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called Girty's Town. Fort St Marys was built; in 1784 or 1785 by a detachment of General Anthony Wayne's troops, and in 1812 Ft. Barbee was erected at the instance of General W. H. Harrison by Colonel Joshua Barbee. During the War of 1812 the place was for some time the headquarters of General Harrison's army. St Marys was laid out as a town in 182 3, and became a city in 1903 under the general municipal code which came into effect in that year.

ST MARY'S LOCH, a fresh-water lake of Selkirkshire, Scotland. It lies in the high land towards the western border, and is visited from Selkirk (16 m. E. by N.) or Moffat (15 m. S.W.). It is 814 ft. above the sea, is from 80 to 90 ft. deep, 3 m. long, about 1 m. wide at its widest, and has a shore-line of 7½ m. A narrow isthmus divides its head from the small Loch of the Lowes (about 1 m. long), which is believed to have been once part of it, the difference of level being only 15 in. St Mary's is emptied by the Yarrow, and its principal feeder is Megget Water, a noted angling stream. It takes its name from St Mary's Kirk, the ruins of which lie near the northern shore. From the 13th century, when the church is first mentioned, till its destruction in 1557, it was variously known as the Forest Kirk (in which William Wallace was elected Warden of Scotland), St Mary's of Farmainishope, an old name of the adjoining lands of Kirkstead, St Mary of the Lowes, and the Kirk of Yarrow. It had been partly restored, but gradually fell into decay, its place being taken by the church of Yarrow farther down the vale. In the graveyard was buried John Grieve (1781-1836), the Edinburgh hatter, a poet of some capacity, patron of James Hogg, the Ettrick Shepherd. At the head of the lake is the celebrated inn opened by Tibbie Shiel (Mrs Richardson, d. 1878), which was visited by many distinguished men of letters.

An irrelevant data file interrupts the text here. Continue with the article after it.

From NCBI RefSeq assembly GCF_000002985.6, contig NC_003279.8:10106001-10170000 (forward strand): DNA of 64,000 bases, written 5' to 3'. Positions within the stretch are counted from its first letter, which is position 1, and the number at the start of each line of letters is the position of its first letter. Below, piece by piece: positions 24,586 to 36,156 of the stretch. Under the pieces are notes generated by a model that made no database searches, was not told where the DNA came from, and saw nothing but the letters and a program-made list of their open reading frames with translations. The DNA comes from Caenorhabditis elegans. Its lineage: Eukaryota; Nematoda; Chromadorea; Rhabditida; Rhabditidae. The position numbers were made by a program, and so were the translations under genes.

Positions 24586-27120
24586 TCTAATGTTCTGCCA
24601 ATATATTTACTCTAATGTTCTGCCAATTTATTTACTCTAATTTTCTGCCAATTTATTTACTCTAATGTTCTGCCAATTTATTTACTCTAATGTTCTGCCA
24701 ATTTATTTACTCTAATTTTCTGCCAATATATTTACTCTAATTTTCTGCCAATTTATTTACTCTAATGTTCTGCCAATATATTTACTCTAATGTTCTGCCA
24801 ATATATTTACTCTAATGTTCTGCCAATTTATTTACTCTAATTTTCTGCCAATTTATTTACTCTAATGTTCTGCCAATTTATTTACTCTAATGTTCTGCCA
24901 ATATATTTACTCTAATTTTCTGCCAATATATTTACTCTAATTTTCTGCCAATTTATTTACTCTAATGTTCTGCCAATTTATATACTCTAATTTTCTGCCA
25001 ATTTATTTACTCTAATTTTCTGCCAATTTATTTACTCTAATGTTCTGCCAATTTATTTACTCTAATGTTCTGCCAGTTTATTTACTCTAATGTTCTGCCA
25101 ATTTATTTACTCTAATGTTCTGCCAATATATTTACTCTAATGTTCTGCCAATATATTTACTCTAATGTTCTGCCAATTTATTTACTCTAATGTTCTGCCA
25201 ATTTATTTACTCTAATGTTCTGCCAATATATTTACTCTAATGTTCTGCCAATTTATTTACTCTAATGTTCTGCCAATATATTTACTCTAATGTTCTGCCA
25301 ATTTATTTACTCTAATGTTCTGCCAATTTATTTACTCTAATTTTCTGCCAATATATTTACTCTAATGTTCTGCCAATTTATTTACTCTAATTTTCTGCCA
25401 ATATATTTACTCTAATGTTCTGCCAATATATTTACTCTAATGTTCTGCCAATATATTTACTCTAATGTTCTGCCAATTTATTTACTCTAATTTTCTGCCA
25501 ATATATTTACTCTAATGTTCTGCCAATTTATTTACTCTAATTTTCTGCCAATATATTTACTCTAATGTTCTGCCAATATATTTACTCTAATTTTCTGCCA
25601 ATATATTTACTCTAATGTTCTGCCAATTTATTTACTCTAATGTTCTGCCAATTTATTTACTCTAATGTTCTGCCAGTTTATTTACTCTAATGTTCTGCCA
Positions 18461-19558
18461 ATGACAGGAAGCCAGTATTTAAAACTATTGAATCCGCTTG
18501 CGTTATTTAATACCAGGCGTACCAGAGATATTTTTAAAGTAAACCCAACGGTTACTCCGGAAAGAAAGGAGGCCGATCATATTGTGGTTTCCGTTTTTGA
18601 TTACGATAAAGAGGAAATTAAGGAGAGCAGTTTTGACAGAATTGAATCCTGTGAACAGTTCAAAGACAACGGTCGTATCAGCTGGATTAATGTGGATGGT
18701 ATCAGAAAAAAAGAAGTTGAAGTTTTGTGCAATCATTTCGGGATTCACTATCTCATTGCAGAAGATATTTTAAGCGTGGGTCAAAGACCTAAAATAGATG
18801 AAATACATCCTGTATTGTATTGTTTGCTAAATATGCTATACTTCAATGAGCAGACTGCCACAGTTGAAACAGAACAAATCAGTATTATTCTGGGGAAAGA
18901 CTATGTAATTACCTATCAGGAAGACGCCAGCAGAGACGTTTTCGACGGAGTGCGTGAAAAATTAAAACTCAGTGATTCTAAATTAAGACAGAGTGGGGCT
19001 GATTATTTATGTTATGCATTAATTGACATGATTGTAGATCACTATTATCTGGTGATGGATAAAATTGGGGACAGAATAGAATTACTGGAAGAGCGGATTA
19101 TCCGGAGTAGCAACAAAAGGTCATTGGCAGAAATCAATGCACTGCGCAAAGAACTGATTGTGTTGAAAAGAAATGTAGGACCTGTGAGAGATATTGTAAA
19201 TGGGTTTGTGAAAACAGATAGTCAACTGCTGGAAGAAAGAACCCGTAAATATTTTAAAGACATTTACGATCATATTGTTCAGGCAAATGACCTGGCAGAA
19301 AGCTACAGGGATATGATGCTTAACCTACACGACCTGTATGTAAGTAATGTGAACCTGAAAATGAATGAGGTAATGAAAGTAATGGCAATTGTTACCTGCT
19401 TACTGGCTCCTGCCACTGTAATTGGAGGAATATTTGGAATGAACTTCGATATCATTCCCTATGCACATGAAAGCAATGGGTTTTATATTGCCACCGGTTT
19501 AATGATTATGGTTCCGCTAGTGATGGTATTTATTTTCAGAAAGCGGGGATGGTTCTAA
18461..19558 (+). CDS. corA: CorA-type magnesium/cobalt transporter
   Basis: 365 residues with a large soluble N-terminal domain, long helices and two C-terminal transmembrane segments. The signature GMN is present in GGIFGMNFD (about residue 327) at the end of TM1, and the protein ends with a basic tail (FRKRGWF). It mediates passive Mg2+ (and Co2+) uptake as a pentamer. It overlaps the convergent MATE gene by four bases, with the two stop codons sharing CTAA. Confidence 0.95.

ST MAUR-DES-FOSSÉS, a south-eastern suburb of Paris, on the right bank of the Marne, 7 m. from the centre of the city. Pop. (1906), 28,016. St Maur and the residential district surrounding it cover a peninsula formed by a loop in the Marne, the neck of which is crossed by the canal of St Maur. In the reign of Clovis II. the monastery of Les Fossés was founded; the amplification of the name came when the body of St Maurus was brought there by the monks of St Maur-sur-Loire. About the same time was inaugurated the pilgrimage of Notre-Dame des Miracles, which still takes place annually. In 1465 a treaty of peace, putting an end to the “ War of the Public Weal," was concluded between Louis XI. and his revolted barons at St Maur.